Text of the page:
• telescoper Says:

        Quite. A formal notification that plays the role of a written letter that is correct but most communications I get from students are not like that.

    • Anton Garrett Says:

      When sending emails before midday (and within the same time zone) I like opening with

      ‘Morning Peter [or whoever]

      The apostrophe is crucial.

  2. I’ve frequently come across this here in post-92 England. I think it’s because the schools insist on it; it also means that the students don’t feel they have to learn the names of the staff. It’s even worse I think when a female professor is addressed as ‘Miss’… I always tell them that since we are all adults, and I will be calling them by their first names, they should do the same for me, although if they’re not comfortable with that then ‘Professor’ is available. Staff members who want to be called Dr X presumably address their students as Ms Y and Mr Z?

    • telescoper Says:

      Yes there’s something deeply weird about the implication that a female teacher must be unmarried. There were no female teachers at my grammar school but at Junior school we did and were at least told very clearly who was “Miss” and who was “Mrs”…

  3. In the US, of course, “Sir/Ma’am” isn’t so formal – it’s absolutely normal to be addressed as such by waiters, shop assistants, bus drivers – and, I assume, by students … it doesn’t have the grovelling implications it does in the UK (and Ireland?) – just a convenient tag.

    What causes total confusion in schools is teachers with doctorates.

    When I started in the Scientific Civil Service it was a very formal organisation, and everybody up the hierarchy was referred to as Mr X or Dr Y – first names were only used at the lowest levels among equal grades.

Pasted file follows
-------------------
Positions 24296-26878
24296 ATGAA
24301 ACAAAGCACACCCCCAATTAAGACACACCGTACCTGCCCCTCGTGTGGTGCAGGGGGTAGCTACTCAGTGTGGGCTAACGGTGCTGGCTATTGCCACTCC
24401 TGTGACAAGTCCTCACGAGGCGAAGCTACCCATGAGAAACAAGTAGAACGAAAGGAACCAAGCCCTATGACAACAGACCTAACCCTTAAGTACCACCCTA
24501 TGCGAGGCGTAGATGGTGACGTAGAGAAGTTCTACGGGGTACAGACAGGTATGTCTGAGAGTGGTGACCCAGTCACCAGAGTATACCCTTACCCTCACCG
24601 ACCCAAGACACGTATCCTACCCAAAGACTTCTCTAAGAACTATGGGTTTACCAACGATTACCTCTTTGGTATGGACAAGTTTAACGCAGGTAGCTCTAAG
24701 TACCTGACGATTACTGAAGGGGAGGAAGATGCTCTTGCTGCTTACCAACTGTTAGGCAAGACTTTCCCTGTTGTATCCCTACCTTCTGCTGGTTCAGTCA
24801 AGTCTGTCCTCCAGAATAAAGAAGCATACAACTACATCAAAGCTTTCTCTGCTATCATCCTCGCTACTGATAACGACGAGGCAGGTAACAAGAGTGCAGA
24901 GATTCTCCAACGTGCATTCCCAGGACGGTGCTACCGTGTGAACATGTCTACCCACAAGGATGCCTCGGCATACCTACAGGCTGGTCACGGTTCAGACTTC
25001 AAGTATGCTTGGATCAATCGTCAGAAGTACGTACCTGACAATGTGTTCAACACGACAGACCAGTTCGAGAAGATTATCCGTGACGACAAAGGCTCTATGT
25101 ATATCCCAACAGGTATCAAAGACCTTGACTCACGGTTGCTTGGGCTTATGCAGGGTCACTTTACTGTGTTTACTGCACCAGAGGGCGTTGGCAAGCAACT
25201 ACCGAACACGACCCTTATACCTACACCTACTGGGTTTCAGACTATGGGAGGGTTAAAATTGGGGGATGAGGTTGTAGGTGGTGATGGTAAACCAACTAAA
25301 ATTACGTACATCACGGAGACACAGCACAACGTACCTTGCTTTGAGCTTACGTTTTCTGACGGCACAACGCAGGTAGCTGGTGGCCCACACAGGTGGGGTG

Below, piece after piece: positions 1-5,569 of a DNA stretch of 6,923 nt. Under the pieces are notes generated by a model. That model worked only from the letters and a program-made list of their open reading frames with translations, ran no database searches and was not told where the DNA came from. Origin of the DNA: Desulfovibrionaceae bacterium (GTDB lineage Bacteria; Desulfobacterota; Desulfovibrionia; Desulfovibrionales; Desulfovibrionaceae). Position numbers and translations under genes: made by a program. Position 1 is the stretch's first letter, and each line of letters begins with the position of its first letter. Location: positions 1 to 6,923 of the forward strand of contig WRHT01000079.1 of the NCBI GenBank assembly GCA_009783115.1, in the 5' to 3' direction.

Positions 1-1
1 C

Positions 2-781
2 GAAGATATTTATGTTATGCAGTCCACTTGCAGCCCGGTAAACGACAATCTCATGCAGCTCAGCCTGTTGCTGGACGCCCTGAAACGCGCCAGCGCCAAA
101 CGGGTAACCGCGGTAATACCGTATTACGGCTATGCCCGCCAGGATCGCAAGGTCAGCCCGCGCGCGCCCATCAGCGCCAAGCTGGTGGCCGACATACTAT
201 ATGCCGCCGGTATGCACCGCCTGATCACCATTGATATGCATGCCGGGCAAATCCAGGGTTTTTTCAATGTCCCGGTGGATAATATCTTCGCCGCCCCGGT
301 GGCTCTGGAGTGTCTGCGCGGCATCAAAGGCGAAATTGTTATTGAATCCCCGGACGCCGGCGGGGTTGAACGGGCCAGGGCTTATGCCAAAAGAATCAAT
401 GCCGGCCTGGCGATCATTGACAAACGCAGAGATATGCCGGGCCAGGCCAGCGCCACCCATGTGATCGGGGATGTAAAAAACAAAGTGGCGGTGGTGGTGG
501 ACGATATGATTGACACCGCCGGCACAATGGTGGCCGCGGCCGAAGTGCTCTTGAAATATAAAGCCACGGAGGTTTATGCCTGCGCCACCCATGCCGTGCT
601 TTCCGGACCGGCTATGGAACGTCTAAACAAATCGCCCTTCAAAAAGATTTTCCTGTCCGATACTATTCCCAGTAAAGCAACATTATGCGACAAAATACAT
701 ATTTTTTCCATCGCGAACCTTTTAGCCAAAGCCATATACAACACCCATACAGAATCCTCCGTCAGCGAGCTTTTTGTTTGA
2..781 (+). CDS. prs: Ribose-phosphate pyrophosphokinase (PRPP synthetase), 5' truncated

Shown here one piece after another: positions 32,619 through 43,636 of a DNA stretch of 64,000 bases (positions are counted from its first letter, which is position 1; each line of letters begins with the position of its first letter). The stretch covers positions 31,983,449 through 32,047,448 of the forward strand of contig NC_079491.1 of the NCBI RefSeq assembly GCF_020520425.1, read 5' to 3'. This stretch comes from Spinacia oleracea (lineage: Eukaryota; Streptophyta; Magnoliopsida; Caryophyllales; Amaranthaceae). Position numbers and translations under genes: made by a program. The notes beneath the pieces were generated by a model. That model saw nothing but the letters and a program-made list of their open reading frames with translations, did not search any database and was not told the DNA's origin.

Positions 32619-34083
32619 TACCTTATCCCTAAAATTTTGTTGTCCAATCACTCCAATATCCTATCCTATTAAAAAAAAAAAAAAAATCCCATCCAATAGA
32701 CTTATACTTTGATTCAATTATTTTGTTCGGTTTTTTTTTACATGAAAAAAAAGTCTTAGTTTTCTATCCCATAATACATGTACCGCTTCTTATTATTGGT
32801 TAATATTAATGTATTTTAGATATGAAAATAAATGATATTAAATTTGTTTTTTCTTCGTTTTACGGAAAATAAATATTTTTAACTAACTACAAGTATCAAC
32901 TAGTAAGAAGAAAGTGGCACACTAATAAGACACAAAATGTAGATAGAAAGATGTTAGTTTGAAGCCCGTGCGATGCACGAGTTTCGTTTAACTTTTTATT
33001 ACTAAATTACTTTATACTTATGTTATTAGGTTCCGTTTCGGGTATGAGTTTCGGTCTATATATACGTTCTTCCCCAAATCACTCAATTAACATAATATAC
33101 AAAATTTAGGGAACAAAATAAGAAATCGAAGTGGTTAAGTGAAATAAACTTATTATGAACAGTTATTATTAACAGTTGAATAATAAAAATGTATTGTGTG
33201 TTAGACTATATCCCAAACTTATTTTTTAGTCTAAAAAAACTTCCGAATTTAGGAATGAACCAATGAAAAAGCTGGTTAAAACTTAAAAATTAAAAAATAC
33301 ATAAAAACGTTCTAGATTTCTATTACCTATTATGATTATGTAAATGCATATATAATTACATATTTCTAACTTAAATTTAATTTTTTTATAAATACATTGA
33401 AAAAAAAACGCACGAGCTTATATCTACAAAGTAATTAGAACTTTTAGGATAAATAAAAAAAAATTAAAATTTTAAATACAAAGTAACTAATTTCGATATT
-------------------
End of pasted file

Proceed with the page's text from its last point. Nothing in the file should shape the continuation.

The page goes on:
4. Paul Stevenson Says:

    I get “sir” sometimes and find it a bit weird, assuming too that it is a hangover from school. I prefer my first name, though I don’t find “Dr Stevenson” weird either.

    I had a conversation with an Indian student today who uses very formal address in emails which is sort of endearing, but also unnecessary. He asked me how he should ideally address me and also how to address an email to another member of staff. I said “Paul” in the first case and “Dear Dr. [surname]” in the second.

  5. Well, for me, coming for further studies in the UK, after a first degree in Greece, when in one of the first lectures I heard a student asking a question: “Hey Jack, could you please increase the lighting there?”, referring to the lecturer – it was quite a big shock!

    I personally like this kind of informality, after you’ve spoken to each other at least once. But the adjustment, even now (5 years in the UK), is not that easy.

    In Greece, we always refer to the professors as “Mr/Ms Surname” and talk at second plurar person (in case you know spanish, it’s similar to the usted/ustedes). Even today, when I go and see them, I talk in plural, despite the good relation – To understand the “power of tradition”(?) I know new lecturers, who have done their PhD with some of the older professors at the physics department, and they still always refer to them as “Mr/Ms Surname” and talk in plural.